Making Power Choices and Creative Decisions:
How to Navigate in Times of Chaos and Possibility
Kripalu Center for Yoga & Health – March 16–18 Friday–Sunday
Why Inner Work Matters
I admit it: I’m a news and politics junkie. And when I’m not reading about present-day fires burning around the world, I am consuming history. I recently finished Secondhand Time: The Last of the Soviets, a collection of interviews of people who experienced life under Stalin and made the transition to life in present-day Russia, by Nobel Prize–winner Svetlana Alexievich. I found it to be incredibly revealing about the inherent paradoxes that drive us as human beings. What is it that we really need? What allows us to find peace? What are we looking for in this physical life of ours—a life that is so temporal, so very brief?
I find insight on these questions in unexpected places. I am fascinated by how our thinking is shaped by history and by the events that unfold around us. All life breathes together. A deep understanding of what is happening in the world today requires diving into the history and consciousness of nations. (And no, I am not going to offer a crash course in Russian history right now—or in my program.) How we think, what drives us, how we interpret current events, how we make our choices—these inner activities determine how we direct our creative power.
In Secondhand Time, those interviewed recall parents or grandparents taken in the middle of the night, never to be seen again. They share memories of waiting in long lines for bread, milk, and meat, only to discover there was nothing left; having to whisper in their own homes for fear they were being bugged; and never knowing who among them might be a spy for the Communist Party. Mikhail Gorbachev’s presidency ushered in what was touted as a new era of freedom and democracy—but, in fact, it unleashed unrest and a new type of corruption: oligarchs, oil, and greed.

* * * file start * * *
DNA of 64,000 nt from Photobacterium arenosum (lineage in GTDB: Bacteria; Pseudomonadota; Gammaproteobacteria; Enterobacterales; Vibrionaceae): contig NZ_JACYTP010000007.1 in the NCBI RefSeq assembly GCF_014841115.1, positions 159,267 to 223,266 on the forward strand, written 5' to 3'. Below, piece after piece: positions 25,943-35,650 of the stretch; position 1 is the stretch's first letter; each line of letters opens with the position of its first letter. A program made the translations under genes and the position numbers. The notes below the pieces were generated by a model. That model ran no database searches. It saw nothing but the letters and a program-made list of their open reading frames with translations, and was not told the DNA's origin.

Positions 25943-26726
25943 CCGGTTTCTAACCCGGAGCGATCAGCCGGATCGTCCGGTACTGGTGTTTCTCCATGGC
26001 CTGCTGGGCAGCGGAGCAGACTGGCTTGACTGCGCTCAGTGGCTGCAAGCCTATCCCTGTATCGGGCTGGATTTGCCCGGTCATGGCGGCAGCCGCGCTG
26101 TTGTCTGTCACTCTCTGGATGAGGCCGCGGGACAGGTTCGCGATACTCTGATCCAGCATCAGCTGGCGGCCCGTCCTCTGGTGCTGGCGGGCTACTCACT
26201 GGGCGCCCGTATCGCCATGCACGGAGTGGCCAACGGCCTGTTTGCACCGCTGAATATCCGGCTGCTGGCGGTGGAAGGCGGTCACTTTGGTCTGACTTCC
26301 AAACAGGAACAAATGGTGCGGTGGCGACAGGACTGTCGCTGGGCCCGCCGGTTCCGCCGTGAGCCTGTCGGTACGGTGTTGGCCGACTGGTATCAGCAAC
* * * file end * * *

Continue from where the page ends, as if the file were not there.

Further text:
Every one of the people interviewed noted that, although the times under Stalin were brutal, they still long to return to those days. Why? Then, as now, they were facing poverty, violence, and government repression—but they also shared a belief and a pride in a collective vision of what their nation stood for. A belief in something greater than themselves mattered the most to their survival. We can endure physical sufferings if the soul is strong and we are sustained by a vision we believe in, a vision greater than ourselves, whether held personally or collectively. Again and again, history tells stories of how people survive through inner resources, which ultimately decay when those values are exchanged for external goods and power.
My counsel to you is to do the inner work. During this era of transformation, as we are co-creating history, we must nurture the substance of the soul: discernment, wisdom, charity, compassion, faith, love, hope. The human spirit thrives on knowing that something greater than itself exists and is intimately involved in the events unfolding on Earth. Never look for proof of that involvement to be logical, reasonable, or just, because that is not how heaven reveals itself. (I will discuss all this at length in my program.) But know that, somehow, in ways mysterious and filled with awe, you matter more than you can comprehend. Your thoughts and choices make a difference in ways you will never understand. One thought—just one—can shift the direction of your life. As creatures of heaven and of history, we must never forget that the riches of the soul are the most precious and powerful jewels in this universe.
Please join me for this life-changing program,